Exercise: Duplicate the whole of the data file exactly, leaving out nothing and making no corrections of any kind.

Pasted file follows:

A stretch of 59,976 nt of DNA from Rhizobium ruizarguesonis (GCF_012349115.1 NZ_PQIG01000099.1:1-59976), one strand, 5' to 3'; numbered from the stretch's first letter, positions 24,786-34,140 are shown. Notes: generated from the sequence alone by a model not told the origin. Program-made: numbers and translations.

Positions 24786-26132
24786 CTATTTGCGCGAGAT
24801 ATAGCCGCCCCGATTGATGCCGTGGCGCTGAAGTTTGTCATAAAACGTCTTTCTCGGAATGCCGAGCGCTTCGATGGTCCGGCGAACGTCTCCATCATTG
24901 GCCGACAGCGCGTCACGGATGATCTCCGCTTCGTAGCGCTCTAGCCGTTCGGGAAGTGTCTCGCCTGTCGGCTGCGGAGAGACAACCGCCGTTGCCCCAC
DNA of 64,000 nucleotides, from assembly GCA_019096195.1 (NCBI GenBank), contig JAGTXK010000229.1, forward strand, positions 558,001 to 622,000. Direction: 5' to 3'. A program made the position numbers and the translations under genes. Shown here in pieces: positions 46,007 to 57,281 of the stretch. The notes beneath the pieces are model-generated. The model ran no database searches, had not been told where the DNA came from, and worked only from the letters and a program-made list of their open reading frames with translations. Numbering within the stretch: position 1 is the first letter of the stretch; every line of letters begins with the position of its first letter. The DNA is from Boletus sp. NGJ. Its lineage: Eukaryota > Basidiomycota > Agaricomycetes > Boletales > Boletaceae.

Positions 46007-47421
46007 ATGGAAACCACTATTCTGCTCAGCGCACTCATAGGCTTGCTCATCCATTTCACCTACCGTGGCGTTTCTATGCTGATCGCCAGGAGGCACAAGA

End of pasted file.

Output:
A stretch of 59,976 nt of DNA from Rhizobium ruizarguesonis (GCF_012349115.1 NZ_PQIG01000099.1:1-59976), one strand, 5' to 3'; numbered from the stretch's first letter, positions 24,786-34,140 are shown. Notes: generated from the sequence alone by a model not told the origin. Program-made: numbers and translations.

Positions 24786-26132
24786 CTATTTGCGCGAGAT
24801 ATAGCCGCCCCGATTGATGCCGTGGCGCTGAAGTTTGTCATAAAACGTCTTTCTCGGAATGCCGAGCGCTTCGATGGTCCGGCGAACGTCTCCATCATTG
24901 GCCGACAGCGCGTCACGGATGATCTCCGCTTCGTAGCGCTCTAGCCGTTCGGGAAGTGTCTCGCCTGTCGGCTGCGGAGAGACAACCGCCGTTGCCCCAC
DNA of 64,000 nucleotides, from assembly GCA_019096195.1 (NCBI GenBank), contig JAGTXK010000229.1, forward strand, positions 558,001 to 622,000. Direction: 5' to 3'. A program made the position numbers and the translations under genes. Shown here in pieces: positions 46,007 to 57,281 of the stretch. The notes beneath the pieces are model-generated. The model ran no database searches, had not been told where the DNA came from, and worked only from the letters and a program-made list of their open reading frames with translations. Numbering within the stretch: position 1 is the first letter of the stretch; every line of letters begins with the position of its first letter. The DNA is from Boletus sp. NGJ. Its lineage: Eukaryota > Basidiomycota > Agaricomycetes > Boletales > Boletaceae.

Positions 46007-47421
46007 ATGGAAACCACTATTCTGCTCAGCGCACTCATAGGCTTGCTCATCCATTTCACCTACCGTGGCGTTTCTATGCTGATCGCCAGGAGGCACAAGA